After 20 years, do I love people the way that Jesus did? Would I be willing to lay my life down for another? This is so simple to understand, but so hard to live out!
20 years later, I’m only beginning to realize that loving God and loving others is a life-time pursuit. But there is no more worthy goal than to be an imitator of Jesus Himself! 10 out of 10 people die. When it is my turn, sin will finally be removed from me for good, and I’ll be in the stunning presence of God.
20 years later, and I’ve learned that God did not give me a new birth because I was smarter than other people, or more talented, or more sophisticated, or more of anything that I have done. God rescued me because He enjoys showing mercy. God enjoys giving grace, undeserved favor.
On September 25, 1993, God rescued me from the judgment that we all deserve because of our sins. I pray He will rescue you as well. You can be rescued because Jesus Christ died on the cross to die like a murderer even though He was not a murderer. He never sinned once, but He took the payment for our sins. We sinned. Jesus paid the penalty. And He offers you forgiveness if you repent of your sins, stop seeing yourself as a good person, trust in Jesus completely to forgive you, and follow Him all your days.
If you have not repented of your sins and believed the gospel, I beg you to do it today. I’d love to celebrate your new birthday with you.
joyfully in Christ,
P.S. Thanks for taking the time to read this. Thanks for sharing my 20th birthday! You know, on physical birthdays, we celebrate the people. But on my “spiritual” birthday, it’s not about me. It’s not me I want anyone to celebrate over. It’s all about Jesus! What a kind and merciful God I serve. And on this day and every day, I give Him all praise and honor. I hope you will too.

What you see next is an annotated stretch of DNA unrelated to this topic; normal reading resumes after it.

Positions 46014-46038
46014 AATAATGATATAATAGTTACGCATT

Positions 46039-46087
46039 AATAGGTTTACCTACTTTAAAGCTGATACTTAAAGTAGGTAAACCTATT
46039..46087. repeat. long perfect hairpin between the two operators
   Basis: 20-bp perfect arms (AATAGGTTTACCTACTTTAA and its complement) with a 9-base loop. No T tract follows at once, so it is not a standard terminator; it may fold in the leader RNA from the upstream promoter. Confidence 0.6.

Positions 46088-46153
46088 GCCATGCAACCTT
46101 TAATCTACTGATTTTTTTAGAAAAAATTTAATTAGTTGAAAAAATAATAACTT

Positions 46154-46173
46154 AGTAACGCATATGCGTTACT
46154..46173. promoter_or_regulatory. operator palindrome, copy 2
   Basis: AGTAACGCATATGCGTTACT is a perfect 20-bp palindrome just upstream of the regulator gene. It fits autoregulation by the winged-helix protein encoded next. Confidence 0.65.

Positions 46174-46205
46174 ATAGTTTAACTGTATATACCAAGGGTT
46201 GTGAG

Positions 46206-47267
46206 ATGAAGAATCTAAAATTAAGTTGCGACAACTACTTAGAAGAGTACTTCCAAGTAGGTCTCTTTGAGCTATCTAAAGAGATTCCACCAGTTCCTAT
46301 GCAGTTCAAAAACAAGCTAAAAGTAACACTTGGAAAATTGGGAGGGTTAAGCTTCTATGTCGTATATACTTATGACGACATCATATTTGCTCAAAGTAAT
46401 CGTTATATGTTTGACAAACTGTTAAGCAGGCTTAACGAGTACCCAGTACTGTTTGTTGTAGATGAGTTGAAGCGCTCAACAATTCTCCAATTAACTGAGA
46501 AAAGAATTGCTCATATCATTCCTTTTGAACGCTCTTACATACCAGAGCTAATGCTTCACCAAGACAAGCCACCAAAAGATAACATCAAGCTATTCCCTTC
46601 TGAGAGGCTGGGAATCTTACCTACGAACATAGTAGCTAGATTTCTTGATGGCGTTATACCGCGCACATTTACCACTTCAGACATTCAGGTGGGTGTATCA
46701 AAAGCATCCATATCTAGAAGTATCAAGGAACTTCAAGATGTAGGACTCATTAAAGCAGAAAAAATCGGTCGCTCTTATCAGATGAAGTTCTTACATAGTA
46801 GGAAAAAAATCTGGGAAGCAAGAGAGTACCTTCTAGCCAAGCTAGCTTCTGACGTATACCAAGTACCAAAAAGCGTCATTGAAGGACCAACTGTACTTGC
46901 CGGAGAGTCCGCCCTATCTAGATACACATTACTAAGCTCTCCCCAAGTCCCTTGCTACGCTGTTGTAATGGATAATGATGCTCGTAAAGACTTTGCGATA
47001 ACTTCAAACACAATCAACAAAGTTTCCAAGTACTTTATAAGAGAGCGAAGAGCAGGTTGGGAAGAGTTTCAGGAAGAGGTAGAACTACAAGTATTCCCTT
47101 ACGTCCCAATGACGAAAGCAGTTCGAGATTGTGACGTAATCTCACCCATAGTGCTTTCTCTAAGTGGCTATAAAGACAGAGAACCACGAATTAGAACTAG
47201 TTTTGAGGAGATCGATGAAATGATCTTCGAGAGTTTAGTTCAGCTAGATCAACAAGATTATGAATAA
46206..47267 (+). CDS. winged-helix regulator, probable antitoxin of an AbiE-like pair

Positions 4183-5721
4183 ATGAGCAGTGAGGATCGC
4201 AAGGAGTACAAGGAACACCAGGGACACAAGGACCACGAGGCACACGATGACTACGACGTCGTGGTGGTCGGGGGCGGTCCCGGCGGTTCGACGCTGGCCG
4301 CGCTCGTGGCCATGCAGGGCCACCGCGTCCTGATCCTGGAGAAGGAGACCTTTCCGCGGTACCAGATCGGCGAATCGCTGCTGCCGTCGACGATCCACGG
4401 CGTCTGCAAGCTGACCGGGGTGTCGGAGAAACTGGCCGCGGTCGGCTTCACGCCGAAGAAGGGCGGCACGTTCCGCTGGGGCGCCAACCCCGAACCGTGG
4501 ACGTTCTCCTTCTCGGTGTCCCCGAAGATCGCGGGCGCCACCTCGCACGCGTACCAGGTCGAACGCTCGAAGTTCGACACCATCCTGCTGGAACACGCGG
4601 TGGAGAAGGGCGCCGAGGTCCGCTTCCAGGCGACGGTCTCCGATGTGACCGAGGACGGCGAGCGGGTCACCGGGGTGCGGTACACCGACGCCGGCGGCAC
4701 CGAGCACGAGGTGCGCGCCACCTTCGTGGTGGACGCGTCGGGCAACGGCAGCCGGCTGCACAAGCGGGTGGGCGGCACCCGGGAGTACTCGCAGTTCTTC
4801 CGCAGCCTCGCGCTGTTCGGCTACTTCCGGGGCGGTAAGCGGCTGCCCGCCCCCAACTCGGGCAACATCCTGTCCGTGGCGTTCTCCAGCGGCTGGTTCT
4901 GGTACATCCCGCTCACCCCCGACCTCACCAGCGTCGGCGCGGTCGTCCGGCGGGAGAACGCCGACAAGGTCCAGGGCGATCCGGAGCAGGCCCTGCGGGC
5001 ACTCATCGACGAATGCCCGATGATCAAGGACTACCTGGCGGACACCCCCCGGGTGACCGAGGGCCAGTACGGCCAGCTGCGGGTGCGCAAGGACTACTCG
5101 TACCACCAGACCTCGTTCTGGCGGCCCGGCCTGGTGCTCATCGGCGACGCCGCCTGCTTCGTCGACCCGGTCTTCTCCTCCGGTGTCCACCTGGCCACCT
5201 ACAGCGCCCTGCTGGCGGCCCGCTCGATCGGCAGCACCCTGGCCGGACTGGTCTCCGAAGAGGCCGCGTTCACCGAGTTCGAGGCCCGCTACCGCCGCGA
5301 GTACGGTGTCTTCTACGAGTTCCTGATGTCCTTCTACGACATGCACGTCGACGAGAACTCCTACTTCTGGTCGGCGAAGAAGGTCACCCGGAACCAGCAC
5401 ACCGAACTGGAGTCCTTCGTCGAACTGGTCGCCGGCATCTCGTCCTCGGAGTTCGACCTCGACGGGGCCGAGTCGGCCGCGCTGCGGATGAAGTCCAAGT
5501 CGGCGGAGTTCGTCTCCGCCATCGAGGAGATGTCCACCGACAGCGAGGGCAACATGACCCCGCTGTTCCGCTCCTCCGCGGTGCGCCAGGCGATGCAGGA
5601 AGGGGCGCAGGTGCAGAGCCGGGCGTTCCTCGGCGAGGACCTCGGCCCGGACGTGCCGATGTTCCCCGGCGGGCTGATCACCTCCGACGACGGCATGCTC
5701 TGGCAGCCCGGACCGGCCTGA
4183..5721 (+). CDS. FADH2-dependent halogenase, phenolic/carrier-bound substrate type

P.P.S. My story of how God saved me is available as a full-color booklet entitled A Jew and His God.
If you would like to read it, or see what it looks like, or watch a video of me sharing my story, it’s available at: http://luke-15.org/a-jew-and-his-god/.
I’d also be happy to mail out copies for free to anyone who wants them.
Just contact me and let me know.
The preceding was from: http://Luke-15.org/on-being-a-christian-20-years/.
So what was I hiding 5 years ago? It’s hard for me to type it. I’ve been hiding it for over 3 decades. I have an illness – a mental illness. Specifically I have a Panic Disorder and Attention Deficit Hyperactivity Disorder.
What is a Panic Disorder? Consider this: you ever walk into a busy street thinking that you looked both ways, but then a car zooms by inches from you? Immediately your body gets a jolt of adrenaline. Your heart beats quickly and powerfully. You immediately start sweating. You feel nausea, and you might even throw up. Even if it’s a cold day, you feel a rush of heat over your body. Your personality changes – nothing seems funny, you become overwhelmed by any stimuli, and you have an unreasonable urge to either run away or fight.
These symptoms, horrifying as they are, are very helpful when you’re about to be run over, or if you’re being chased by a bear, or if your kid is wandering into traffic. A Panic Disorder is when you experience these symptoms for no reason at all. Something in your brain isn’t working right, and it hits the “you just walked into traffic” button when you haven’t walked into traffic. That’s what makes it a disorder.
Once you experience these “Panic Attacks,” something truly horrifying happens. You start to become afraid of having another Panic Attack. You literally have fear of fear.